In view of a new lunar economy, ispace plans to land on the moon at the end of April

by Ana Lopez

located in Tokyo ispace said Monday its Hakuto-R lunar lander is on track to reach the moon by the end of April.

ispace launched the lander aboard a Falcon 9 in December; since then, the spacecraft has traveled approximately 1,376 million kilometers, the farthest a privately funded, commercially operating spacecraft has ever traveled into deep space. The company expects all Earth space maneuvers to be completed by mid-March, followed by placement in lunar orbit by the end of March.

Ispace CEO Takeshi Hakamada said at a press briefing Monday that the flight has provided operational data that will inform future missions. “We’ve acquired tons of data and know-how” about the lander and its subsystems, he said. “They are very viable assets for ispace.”

That includes information about the lander’s structural performance during launch and deployment, as well as the performance of thermal, communications and power subsystems.

“It’s almost impossible to take on everything perfectly for the mission,” Hakamada said. “It is inevitable to face off-nominal events.” Some unusual occurrences in the mission so far include thermal temperatures that are hotter than the company expected and brief, unexpected communications problems after the lander was deployed from Falcon 9. The thermal issues have not affected operations.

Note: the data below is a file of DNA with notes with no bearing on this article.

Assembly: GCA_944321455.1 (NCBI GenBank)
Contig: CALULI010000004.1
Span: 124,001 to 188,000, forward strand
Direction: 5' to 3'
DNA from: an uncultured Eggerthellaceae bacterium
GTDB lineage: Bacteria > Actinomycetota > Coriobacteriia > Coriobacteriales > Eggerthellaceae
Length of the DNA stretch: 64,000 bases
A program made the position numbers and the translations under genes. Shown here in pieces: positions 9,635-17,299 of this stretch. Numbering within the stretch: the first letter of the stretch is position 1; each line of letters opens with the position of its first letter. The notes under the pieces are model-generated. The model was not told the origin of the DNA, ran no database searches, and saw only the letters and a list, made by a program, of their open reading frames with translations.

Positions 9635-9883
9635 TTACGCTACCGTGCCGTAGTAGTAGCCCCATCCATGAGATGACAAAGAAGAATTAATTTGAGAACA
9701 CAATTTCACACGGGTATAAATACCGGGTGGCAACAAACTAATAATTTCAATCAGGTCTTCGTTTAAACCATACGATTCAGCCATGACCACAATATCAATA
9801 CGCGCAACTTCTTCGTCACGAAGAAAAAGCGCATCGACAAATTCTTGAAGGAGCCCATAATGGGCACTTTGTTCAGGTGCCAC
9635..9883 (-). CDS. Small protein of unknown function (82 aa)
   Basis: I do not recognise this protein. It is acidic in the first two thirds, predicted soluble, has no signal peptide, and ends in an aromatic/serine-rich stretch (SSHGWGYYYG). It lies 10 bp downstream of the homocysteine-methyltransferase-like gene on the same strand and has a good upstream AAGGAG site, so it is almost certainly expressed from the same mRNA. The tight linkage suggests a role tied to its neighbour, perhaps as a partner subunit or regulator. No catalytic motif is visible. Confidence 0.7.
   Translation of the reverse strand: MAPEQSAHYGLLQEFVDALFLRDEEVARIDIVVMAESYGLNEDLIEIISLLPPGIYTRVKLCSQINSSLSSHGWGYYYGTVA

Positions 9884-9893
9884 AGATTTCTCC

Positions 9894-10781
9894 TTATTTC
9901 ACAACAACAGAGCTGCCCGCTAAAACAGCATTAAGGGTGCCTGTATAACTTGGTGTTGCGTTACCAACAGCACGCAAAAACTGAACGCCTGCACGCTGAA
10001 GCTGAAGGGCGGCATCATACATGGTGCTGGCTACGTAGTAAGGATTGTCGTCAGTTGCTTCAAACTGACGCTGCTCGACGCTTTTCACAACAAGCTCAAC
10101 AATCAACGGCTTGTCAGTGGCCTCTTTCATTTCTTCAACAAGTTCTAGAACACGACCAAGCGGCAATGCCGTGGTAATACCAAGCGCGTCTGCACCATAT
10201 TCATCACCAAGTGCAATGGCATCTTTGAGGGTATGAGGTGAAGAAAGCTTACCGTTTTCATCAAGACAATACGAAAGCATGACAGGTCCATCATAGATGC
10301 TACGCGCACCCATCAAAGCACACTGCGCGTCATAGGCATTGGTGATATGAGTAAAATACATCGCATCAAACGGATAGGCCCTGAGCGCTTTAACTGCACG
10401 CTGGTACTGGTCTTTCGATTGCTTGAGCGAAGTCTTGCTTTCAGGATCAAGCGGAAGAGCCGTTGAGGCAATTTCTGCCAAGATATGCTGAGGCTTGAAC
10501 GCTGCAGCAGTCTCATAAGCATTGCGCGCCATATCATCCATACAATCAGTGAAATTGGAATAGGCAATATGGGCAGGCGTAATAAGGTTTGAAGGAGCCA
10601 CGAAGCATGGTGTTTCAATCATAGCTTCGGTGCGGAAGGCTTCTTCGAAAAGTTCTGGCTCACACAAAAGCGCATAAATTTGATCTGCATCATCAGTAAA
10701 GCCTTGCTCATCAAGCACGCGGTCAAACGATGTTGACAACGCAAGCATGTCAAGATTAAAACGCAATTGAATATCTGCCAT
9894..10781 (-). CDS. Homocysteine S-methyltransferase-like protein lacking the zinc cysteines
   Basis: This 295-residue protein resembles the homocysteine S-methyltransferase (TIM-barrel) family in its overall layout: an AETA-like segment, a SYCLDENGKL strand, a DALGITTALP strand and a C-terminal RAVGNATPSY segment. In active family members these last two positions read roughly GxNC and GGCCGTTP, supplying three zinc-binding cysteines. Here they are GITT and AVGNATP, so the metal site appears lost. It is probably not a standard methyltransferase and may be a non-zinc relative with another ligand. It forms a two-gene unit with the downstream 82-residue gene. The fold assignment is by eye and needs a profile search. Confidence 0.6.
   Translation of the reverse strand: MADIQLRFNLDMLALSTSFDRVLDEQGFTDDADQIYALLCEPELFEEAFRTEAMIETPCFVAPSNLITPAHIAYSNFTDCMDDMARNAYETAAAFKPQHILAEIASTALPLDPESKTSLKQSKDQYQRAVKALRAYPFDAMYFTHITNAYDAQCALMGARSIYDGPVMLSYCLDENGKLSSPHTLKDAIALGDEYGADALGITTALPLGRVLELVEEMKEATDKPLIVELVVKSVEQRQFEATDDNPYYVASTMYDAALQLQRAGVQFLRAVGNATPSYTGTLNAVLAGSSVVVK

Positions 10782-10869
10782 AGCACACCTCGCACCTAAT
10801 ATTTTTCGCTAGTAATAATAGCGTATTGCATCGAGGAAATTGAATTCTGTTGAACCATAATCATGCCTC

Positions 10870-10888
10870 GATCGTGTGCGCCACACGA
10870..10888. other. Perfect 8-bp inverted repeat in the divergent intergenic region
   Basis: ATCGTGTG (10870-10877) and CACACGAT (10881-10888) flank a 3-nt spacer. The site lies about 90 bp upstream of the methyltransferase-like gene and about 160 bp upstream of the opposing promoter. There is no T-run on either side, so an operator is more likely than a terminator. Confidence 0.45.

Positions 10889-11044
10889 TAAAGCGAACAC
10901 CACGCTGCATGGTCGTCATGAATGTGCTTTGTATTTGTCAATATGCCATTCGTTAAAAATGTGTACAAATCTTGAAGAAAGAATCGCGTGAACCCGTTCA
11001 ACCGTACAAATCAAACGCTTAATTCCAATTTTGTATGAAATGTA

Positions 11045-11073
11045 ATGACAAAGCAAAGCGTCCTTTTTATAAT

The company has two more missions planned, aptly named Mission 2 and Mission 3, scheduled for 2024 and 2025, respectively. Mission 2 will be the next technical demonstration of the Hakuto-R lander system, and also a test of an ispace “microrover” that will collect data. will collect on the lunar surface. Ispace’s ultimate goal is to jump-start the lunar economy, largely through resource exploration and extraction; both the lander and rover will be important sources of information gathering as the company plans future missions.

The company will also send commercial payloads to the lunar surface for Mission 2, from companies such as Takasago Thermal Engineering Co., Euglena Co. and the Department of Space Science and Engineering at National Central University in Taiwan.

Ispace has several plans for mission 3. That mission is being developed together with aerospace contractor Draper, General Atomics Electromagnetic Systems and Systima Technologies, a division of Karman Space and Defense. Ispace acts as a design agent and subcontractor for that mission. The companies won a $73 million contract from NASA as part of the agency’s Commercial Lunar Payload Services program to deliver science payloads to the moon. Ispace also plans to send commercial payload customers in addition to the scientific payloads. The companies currently negotiating final payload service agreements are AstronetX, ArkEdge Space, Aviv Labs, and CesiumAstro.

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